28TRUE FRESCO: BUON FRESCO STEPS:The entire wall is roughly plastered and prepared for painting.The artist sketches an image directly onto this under layer or may transfer a full-scale preparatory cartoon of the work to the wall.The lines of the sketch are pricked with holes.The sketch is held against the wall, and a bag of chalk or ash (the SPOLVERO is hit along the drawing, leaving a line of dots on the wall which will serve as a design guide for the artist.
29TRUE FRESCO: BUON FRESCO THE INTONACO:Each day, before work on the painting is undertaken, a thin layer of fine wet lime plaster, called the INTONACO, is applied to the wall in the area that will be worked for the day.THE GIORNATA:This area is known as the GIORNATA or “day’s work,” and pigment that has been mixed with water is painted into this layer during the course of the painting session.
30TRUE FRESCO: BUON FRESCO A major challenge = the painting area must be completed before the giornata area has dried.Only then will the pigment become fully set into the wall.If the giornata is not completed in time, or if any mistakes are made, the area must be scraped clean and the process repeated.
31fresco à secco, or “dry fresco” Another fresco technique whichinvolves painting onto the surface of a dry plaster wall.does not exhibit the same durability as true fresco,as the pigments do not bind to the wall in the same way.Both techniques were used during the Renaissance period,often in conjunction with each other in the same painting.
32Watch 10:13 – 13:09Columbia University’s Art Humanities Series: Masterpieces of Western ArtRaphael's Fresco of the School of Athens (18:04)https://www.youtube.com/watch?v=uOrG6jfBzEU
33Raphael: Biography and Artistic Career Raffaello Sanzio da Urbinowas born on April 6 or March 28, 1483.into an artistic familyHis father, Giovanni Santi, was a painter in the court of Federico da Montefeltro, the Duke of Urbino.
34Raphael formal artistic career began at age twelvein the workshop of Perugino.He left Urbino to work in Florence in 1504,where he painted many of his famous Virgin and Child imagesreceived a variety of commissions for altar paintings and portraits.
35Called to Rome by the Pope by Pope Julius IIin 1508to help decorate the Pope’s private apartments at the Vatican.Raphael ultimately completed a number of works at the Vatican andundertook many other projects for private patrons in Rome as well.
36Succeeded Bramante as Vatican Architect Raphael worked as an architect, designing churches, mansions, and palaces.He succeeded Donato Bramante as chief architect of the Vatican in 1514.He is known for various works in tapestry as well as drawing and printmaking.
37Died in 1520 became unexpectedly ill in late March of 1520, and Died April 6th, 1520 , fifteen days later,only thirty-seven years oldhis artistic status, already well established in his lifetime, only continued to grow after his death.Today he is considered one of the most important artists of the Italian Renaissance.
38The School of Athens: Analysis Went to Rome at the behest of Pope Julius II,to assist in the redecoration of the papal apartments at the Vatican.For Pope Julius II,who ruled the Church from 1503– 13,had moved his private quarters within the Vatican palace to new rooms in November of 1507.Many artists contributed to the redecoration of these spaces, andFor Pope Leo Xafter Julius’ death in 1513.Raphael’s contribution to the project was finally completed in 1524, after the artist’sown death in 1520.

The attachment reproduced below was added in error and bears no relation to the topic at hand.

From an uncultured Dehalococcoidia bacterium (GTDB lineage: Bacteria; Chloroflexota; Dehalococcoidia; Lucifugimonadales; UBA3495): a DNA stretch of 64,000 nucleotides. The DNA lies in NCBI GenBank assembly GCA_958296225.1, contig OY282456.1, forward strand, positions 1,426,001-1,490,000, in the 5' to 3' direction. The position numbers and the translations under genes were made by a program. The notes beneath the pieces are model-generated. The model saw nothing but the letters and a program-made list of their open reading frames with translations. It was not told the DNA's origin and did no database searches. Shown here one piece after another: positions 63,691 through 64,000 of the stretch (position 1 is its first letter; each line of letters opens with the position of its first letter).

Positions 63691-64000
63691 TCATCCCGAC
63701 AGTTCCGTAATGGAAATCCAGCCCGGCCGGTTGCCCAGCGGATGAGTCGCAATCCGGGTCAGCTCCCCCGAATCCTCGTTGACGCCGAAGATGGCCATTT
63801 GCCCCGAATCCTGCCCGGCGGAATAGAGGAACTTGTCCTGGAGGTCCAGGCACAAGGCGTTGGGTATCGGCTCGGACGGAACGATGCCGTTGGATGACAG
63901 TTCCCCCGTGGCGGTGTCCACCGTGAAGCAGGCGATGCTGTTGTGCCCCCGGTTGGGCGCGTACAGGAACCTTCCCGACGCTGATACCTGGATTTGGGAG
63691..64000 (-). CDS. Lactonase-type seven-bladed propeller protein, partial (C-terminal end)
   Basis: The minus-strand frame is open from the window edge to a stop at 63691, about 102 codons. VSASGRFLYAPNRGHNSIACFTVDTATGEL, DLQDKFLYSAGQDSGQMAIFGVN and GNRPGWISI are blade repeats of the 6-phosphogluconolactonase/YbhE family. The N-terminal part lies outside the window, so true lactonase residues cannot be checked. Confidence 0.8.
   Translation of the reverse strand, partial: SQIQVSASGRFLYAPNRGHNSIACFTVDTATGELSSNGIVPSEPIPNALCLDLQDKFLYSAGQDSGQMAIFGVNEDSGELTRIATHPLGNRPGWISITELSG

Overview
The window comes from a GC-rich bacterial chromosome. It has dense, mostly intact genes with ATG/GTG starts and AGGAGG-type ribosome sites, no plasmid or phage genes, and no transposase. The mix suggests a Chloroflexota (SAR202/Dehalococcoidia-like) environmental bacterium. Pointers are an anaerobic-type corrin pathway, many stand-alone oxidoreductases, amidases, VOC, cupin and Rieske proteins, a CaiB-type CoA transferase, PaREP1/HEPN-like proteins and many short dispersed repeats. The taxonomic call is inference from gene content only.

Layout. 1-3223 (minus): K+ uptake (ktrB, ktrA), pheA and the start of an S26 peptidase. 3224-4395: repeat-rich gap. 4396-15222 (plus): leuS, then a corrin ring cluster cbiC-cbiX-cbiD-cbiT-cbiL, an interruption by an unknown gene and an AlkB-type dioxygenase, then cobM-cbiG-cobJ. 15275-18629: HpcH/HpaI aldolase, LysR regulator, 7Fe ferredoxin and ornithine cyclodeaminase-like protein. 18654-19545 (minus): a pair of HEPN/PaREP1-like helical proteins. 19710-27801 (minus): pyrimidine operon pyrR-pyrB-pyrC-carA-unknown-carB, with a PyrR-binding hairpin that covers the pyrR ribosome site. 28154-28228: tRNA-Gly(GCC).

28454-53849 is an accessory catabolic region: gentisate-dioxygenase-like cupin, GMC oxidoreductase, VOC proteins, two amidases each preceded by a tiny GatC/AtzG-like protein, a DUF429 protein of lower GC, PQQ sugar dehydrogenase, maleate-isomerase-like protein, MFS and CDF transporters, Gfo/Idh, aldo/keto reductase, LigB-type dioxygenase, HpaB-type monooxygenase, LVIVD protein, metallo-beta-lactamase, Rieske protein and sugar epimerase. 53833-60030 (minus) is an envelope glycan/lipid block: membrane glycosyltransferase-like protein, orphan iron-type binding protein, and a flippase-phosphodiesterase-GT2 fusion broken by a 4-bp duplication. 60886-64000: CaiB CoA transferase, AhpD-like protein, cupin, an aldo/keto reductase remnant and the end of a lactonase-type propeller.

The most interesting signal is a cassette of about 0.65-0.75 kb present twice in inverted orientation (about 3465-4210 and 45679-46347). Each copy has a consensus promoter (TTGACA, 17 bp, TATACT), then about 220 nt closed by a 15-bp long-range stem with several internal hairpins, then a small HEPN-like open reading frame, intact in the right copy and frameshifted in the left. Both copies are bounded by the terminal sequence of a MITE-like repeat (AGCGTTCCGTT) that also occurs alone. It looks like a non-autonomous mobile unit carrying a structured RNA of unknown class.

39The School of Athens: Analysis The School of Athens is one of four frescoes Raphael created for this chamberThe chamber is known today as the Stanza della Segnatura,But it was Julius’s personal library at the time the frescos were commissioned
40The School of Athens: Analysis Vasari identified the room as the Stanza della Segnatura in his Lives becauseby the 1540s, when he was writing his history of Renaissance art, it was the room where the Pope signed important documents.*This point is an important one because in order to understand the meaning of the fresco cycle, it is necessary to understand how the space was used when the paintings were conceived.In the early 1500s when Raphael began the decorations, the room held Julius’s personal library.
41LATER:The Stanza della Segnatura THEN: Julius II’s personal library
42Four Frescos for Julius’s Library Books organized intofour groups,according to the main branches of human knowledge recognized at that time.The frescoescorrespond to these four categories andare placed above the appropriate portion of the book collection.In this way, the books and frescos together sum up Western learning as it was known in the Renaissance.
43Four Frescos for Julius’s Library On the longer walls of the rectilinear space, which held the bulk of the texts, were the larger frescosPhilosophy andTheology,The shorter walls presentedPoetry andLaw.
44Four Frescos for Julius’s Library These titles were used by Raphael to identify the works, but today we know the paintings by different names:Law is now Jurisprudence,Poetry is Parnassus,Theology is The Disputa, andPhilosophy is The School of Athens.
49The “Famous Men” Prototype All of the frescos present scenes based on the “Famous Men” (uomini famosi) prototype.This type of gathering,which echoes contemporary sacra conversazione or “sacred conversation” altarpieces,displays a group of important individuals together within a unified space.
50The “Famous Men” Prototype The uomini famosi modelwould have been familiar to Raphael,as it was typical for library decoration at the time.Two Renaissance examples in particular may have been known to him:the Duke of Urbino’s Studiolo (in Urbino, Raphael’s birthplace) andthe Collegio del Cambio in Perugia (which he may have helped Perugino to paint).
51The “Famous Men” Prototype the Duke of Urbino’s Studiolothe Collegio del Cambio in Perugia (These examples similarly show a grouping of individuals, and in each case, the men stand plainly in view, labeled with their names for easy identification.
52Raphael Transforms the Model his images instead present figures in dynamic conversation with each other.Their poses are lively, andtheir interactions suggest individual personalities and manners.